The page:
Antonio Sandoval’s Web Page



              Fred Noble Pray, my grandfather on my mother’s side used the name Yarp N. Derf in the publication of this book.  I knew him as a short man; his wife was 6 inches taller than he.  They had only one child, Estelle Pray Estes; who married Robert Francisco Estes. When he visited, he would regale us with stories like the ones in the book and he and my father would play cribbage.  Every night he would have his “toddy,” rum and honey, and play cribbage and tell stories. He was a master machinist at the Kittery Naval Yard during World War II and worked on submarines. They liked him there because he was so small he could crawl inside the torpedo tubes and check for leaks during trial runs. He would crawl into the tubes carrying a sledge hammer to use if he found a leak. Fred was a master target shooter and had his .22 rifle stock cut off so it would fit him.  This type of shooting was for long distance before the time of rifle scopes.  He carried a small box with different types of front sight inserts so he could change them as needed.  I was the lucky one that ended up with his .22 rifle and his contest medals. Grandpa Pray loved the outdoors and he helped my dad build a wilderness cabin on Pierce Pond, near Rangely, Maine.  There they would work all day and play cribbage all night, after fishing of course.  He fished and hunted this area for as long as his health allowed. The Kittery Kid is the fascinating story of a boy growing up in late 1890's and early 1900's Maine. The reader is caught up in the adventure of a boy who, trapped, sailed and fished on the ocean, assembled and shot a rifle, all before the age of ten. The language of the time and the descriptions of his adventures, draw the reader into the story and visualize what he saw and what he accomplished.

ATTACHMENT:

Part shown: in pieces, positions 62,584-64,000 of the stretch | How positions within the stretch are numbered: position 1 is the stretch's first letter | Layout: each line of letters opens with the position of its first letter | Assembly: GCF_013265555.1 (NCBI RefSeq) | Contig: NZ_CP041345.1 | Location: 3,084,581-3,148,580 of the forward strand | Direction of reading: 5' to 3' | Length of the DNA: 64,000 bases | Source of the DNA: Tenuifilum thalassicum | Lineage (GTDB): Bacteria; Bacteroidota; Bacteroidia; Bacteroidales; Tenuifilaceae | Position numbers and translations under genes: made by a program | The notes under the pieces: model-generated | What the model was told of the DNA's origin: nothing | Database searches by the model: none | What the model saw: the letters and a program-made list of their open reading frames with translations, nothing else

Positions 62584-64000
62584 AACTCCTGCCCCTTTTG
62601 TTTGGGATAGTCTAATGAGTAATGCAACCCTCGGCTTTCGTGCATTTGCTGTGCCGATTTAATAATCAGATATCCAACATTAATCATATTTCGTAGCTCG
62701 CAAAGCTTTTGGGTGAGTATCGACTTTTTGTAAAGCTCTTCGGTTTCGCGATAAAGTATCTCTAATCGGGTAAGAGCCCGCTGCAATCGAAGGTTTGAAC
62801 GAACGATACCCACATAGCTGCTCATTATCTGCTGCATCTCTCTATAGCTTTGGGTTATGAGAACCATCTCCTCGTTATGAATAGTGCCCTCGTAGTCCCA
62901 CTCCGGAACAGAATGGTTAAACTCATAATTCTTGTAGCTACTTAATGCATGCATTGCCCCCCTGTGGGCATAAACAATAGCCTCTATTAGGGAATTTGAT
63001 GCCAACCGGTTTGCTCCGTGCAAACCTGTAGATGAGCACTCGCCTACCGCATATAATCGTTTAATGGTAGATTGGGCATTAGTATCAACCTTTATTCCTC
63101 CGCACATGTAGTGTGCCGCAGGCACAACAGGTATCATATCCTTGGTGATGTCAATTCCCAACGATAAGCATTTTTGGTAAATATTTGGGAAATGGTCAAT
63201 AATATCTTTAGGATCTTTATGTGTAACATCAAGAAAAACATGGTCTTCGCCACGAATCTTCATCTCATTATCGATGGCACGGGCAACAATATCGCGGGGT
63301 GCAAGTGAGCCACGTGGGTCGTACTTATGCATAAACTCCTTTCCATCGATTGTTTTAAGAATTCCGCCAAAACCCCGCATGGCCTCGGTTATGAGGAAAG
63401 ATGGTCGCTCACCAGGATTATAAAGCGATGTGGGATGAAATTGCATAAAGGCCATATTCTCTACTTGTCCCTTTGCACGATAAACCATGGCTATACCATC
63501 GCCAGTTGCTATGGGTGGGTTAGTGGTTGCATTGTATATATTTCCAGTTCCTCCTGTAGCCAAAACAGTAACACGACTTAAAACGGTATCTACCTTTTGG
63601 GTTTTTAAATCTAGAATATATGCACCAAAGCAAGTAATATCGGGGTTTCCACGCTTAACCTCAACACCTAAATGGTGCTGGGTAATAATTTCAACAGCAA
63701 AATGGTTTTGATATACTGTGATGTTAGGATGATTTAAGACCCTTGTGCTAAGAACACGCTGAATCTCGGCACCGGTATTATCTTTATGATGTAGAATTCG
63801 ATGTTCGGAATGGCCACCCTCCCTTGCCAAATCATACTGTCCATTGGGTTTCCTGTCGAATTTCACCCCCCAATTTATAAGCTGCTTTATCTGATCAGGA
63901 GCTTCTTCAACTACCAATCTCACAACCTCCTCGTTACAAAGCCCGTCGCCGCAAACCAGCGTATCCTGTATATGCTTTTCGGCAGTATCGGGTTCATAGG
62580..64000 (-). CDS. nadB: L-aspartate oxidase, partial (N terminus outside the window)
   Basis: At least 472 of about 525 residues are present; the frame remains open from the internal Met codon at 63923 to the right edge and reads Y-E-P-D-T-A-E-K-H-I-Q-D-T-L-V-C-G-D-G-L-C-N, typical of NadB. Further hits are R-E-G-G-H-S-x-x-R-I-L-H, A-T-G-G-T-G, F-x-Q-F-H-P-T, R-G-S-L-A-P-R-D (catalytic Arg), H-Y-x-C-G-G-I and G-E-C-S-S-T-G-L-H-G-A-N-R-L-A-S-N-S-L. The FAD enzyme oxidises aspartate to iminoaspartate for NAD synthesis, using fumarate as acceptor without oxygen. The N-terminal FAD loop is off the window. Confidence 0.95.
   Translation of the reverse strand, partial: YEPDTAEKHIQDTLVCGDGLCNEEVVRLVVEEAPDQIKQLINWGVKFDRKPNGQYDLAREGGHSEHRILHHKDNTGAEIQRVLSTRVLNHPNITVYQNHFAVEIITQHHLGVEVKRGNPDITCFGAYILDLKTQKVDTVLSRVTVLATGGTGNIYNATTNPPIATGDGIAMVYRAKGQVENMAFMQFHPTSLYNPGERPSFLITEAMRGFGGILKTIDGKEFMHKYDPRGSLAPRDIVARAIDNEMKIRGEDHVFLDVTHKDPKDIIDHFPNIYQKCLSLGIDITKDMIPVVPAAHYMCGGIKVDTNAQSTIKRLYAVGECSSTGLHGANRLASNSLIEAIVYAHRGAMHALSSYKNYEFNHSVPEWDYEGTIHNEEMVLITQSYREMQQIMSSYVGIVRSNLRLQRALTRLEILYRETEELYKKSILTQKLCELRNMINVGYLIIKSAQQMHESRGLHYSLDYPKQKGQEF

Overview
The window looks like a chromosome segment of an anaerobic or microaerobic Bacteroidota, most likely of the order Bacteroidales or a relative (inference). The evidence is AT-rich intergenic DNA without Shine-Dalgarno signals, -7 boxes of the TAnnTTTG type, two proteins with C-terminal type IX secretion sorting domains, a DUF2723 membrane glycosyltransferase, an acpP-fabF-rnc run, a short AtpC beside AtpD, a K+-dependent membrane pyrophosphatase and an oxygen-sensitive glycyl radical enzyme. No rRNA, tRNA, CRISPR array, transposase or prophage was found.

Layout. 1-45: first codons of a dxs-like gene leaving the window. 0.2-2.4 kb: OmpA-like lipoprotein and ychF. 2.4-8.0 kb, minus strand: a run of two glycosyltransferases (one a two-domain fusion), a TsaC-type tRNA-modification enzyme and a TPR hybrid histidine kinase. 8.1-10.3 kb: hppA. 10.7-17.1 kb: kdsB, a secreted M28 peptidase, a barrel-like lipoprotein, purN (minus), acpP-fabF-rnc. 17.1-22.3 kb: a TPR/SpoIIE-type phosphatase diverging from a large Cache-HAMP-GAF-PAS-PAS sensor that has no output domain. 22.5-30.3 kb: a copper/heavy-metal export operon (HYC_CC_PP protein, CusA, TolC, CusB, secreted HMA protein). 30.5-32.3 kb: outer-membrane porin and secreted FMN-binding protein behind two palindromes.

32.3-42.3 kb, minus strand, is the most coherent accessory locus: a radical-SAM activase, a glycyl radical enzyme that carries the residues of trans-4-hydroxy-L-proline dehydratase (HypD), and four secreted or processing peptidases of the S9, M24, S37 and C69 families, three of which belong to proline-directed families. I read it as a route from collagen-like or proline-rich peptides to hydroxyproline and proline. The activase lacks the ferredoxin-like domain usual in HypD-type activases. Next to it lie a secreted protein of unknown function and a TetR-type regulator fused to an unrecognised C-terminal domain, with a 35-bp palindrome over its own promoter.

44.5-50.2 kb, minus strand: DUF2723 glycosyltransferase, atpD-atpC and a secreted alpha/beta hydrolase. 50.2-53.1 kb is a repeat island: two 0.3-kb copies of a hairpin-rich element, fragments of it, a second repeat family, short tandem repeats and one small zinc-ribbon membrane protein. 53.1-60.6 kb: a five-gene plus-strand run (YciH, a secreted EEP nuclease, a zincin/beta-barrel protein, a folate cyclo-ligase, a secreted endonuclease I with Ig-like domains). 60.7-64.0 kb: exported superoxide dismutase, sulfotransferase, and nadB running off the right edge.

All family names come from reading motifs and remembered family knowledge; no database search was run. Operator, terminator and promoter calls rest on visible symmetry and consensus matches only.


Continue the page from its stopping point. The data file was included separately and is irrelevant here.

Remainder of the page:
The Kittery Kid is available at in paperback and kindle e books.


           The book was first published in 1959 by Fred N. Pray.